How the giant media and advertising conglomerate got so big. (Hint: It wasn’t high-quality programming.)
Despite the title, Foege (The Empire God Built: Inside Pat Robertson’s Media Machine, 1996, etc.) doesn’t pay much attention to the proposition, loudly voiced by its many critics, that Clear Channel is a vocal ally of the right wing, broadcasting Rush Limbaugh and contributing big bucks to the GOP. He focuses more on dissecting the company’s role over the past two decades in massively consolidating America’s crazy-quilt network of local radio stations and analyzing what that has meant for the industry and the United States as a whole. The Texas-based corporation was started by Lowry Mays, a folksy San Antonio businessman who invested in a failing country-music FM station in 1972, when 90 percent of the country still listened to AM. Buoyed by the deal-making passion of Mays and sons Mark and Randall, as well as the shortsighted deregulatory fervor and merger mania of the ’80s and ’90s, the company began buying up stations at an increasingly accelerated pace. Today, Clear Channel is the largest media company in the nation, owning more than a thousand radio stations, dozens of TV stations, hundreds of concert venues and hundreds of thousands of billboards. None of this was done with an interest in anything but the bottom line. The company cared not a whit about improving the product, Foege makes clear, quoting a Clear Channel dealmaker who once said, “programming is the shit we run between the commercials.” Unsurprisingly, quality suffered as the company grew and flexed its muscles as a near-monopolistic power, running many radio stations in smaller markets by remote control and homogenizing content across the nation.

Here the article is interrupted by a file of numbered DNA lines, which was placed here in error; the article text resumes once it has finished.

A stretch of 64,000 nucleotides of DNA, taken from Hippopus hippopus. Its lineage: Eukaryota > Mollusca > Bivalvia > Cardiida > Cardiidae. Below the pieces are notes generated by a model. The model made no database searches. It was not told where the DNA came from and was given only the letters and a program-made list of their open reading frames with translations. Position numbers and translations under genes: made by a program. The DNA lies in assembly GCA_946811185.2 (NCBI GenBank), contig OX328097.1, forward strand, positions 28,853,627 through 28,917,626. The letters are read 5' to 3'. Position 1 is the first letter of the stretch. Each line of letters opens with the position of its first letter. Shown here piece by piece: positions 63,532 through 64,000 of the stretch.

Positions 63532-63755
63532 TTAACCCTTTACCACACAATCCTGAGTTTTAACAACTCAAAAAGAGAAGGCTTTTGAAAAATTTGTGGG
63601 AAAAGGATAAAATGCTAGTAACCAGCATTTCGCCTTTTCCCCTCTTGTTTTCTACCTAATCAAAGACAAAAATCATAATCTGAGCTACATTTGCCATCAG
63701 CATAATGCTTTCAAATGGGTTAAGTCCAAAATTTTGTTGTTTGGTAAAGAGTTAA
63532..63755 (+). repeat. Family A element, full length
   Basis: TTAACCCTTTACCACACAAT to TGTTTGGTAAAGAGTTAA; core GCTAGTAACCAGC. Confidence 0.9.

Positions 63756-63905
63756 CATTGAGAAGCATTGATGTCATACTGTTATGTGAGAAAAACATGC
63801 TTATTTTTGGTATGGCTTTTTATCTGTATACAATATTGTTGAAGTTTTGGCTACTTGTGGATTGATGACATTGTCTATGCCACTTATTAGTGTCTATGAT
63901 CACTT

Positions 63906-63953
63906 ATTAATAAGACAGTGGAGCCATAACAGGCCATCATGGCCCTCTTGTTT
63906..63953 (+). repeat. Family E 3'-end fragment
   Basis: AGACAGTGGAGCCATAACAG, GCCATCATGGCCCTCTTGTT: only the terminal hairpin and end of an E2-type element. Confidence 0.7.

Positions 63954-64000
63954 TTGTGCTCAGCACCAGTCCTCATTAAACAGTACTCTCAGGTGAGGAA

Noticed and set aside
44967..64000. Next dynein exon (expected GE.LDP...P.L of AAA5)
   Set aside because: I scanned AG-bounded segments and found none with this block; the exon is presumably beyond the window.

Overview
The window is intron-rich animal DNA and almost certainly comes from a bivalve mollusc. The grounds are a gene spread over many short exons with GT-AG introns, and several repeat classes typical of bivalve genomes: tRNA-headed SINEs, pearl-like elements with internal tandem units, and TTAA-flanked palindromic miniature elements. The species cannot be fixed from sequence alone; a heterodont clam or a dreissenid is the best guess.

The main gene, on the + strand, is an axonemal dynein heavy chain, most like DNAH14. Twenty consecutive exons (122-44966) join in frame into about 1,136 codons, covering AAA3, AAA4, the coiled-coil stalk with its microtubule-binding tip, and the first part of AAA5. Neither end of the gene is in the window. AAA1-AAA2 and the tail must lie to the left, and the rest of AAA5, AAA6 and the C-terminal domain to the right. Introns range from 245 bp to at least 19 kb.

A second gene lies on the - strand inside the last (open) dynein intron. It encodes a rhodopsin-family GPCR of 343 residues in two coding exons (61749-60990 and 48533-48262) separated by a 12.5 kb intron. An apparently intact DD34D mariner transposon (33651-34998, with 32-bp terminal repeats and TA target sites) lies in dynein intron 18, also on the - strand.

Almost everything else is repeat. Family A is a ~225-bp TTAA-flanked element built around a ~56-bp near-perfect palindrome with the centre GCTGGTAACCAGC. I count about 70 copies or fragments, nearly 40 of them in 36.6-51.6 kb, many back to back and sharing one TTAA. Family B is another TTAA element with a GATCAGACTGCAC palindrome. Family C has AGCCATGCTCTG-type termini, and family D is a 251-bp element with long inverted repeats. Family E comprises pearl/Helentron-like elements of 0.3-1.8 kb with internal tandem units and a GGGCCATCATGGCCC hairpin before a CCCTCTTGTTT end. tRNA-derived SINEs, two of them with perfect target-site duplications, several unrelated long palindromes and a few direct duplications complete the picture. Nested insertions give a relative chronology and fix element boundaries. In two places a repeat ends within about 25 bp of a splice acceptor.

Close to authoritative but far from thrilling: Considering the tumultuous events the author chronicles, his account is surprisingly dry.